La Jolla Rotary clubs discuss service projects, acknowledge member contributions
by BLAKE BUNCH
Published - 03/10/17 - 09:42 AM | 1340 views | 0 0 comments | 19 19 recommendations | email to a friend | print
Chris McCoy, La Jolla Coastal; Andy Dorvillier, La Jolla Sunrise; Alex Robertson, Torrey Pines La Jolla; Antonio Grillo-Lopez, La Jolla Golden Triangle; Ken King, La Jolla Downtown. / PHOTO BY BRETT MOREY
Chris McCoy, La Jolla Coastal; Andy Dorvillier, La Jolla Sunrise; Alex Robertson, Torrey Pines La Jolla; Antonio Grillo-Lopez, La Jolla Golden Triangle; Ken King, La Jolla Downtown. / PHOTO BY BRETT MOREY
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On Friday, March 3, members of all five area Rotary Clubs met for a breakfast event at the Braille Institute. Here presidents of all clubs invoked past and present service projects – one of which is the eradication of polio internationally – as well as acknowledging the ongoing efforts of their members and trustees. Incoming trustee Brenda Cressey was present as the keynote speaker.

Cressey spoke at length regarding the charitable arm of their organization, the work they continue to do internationally and domestically and other uplifting tales of successful projects past.

“The charitable arm of the Rotary Club has been chosen as No. 3 in the world amongst other organizations,” said Cressey, as they will receive an award as such this April in San Francisco. “Currently, we have assets of more than $3 billion. In regards to our fight in the eradication of polio, we’ve been able to contribute $1.6 billion to protect more than two billion children around the world. Since we have been fortunate enough to partner with the Bill and Melinda Gates Foundation, we’re absolutely nearing the ‘end game’ now.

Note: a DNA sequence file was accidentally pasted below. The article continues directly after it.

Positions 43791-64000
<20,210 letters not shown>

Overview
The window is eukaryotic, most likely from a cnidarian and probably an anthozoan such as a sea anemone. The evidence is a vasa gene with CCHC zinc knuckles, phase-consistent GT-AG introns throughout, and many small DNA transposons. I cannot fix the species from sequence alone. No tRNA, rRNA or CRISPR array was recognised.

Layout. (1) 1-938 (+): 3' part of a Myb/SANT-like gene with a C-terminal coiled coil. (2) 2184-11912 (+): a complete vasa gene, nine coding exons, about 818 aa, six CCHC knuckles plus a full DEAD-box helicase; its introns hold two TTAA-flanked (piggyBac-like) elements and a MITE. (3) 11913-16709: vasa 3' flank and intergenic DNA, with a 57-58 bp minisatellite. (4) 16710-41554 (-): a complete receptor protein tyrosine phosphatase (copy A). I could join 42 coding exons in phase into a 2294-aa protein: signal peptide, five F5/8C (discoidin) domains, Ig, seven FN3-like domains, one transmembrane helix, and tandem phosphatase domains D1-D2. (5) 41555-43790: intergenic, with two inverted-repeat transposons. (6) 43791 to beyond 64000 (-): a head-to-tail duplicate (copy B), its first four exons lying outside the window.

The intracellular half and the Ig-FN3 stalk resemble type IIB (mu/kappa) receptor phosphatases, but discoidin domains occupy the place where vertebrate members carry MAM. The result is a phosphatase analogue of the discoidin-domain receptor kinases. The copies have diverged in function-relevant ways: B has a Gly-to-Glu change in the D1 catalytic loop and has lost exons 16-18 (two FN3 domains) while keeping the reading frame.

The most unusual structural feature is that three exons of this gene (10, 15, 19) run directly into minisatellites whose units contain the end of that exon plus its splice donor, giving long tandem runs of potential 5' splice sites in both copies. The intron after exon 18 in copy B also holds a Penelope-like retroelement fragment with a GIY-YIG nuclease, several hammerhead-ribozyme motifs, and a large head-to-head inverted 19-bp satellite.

“We’re able to tap into that global network,” said Cressey. “There are currently 45,000 donors on www.rotary.org and we make the very best of our contributions.”

One project, in particular, that Cressey seemed rather fond of was a mission trip with 100 volunteers to El Salvador, Guatemala, and Panama. Here, they were able to witness several, life-altering surgeries. Perhaps the greatest success of the mission, to Cressey, involved the distribution of wheelchairs (mobility) to a population with the general lack of resources to purchase a decent wheelchair.

One man came in on the back of his teenaged grandson,” Cressey elaborated. “Once we were able to get him seated in his new chair, he raised his hands up to the sky in prayer and thanks and there was not a dry eye in the house. I looked back to see his grandson crying tears of joy as well.

“You know, this is why we place such an emphasis on our six areas of focus. One never knows how many people’s lives can be affected with a $75 wheelchair.”

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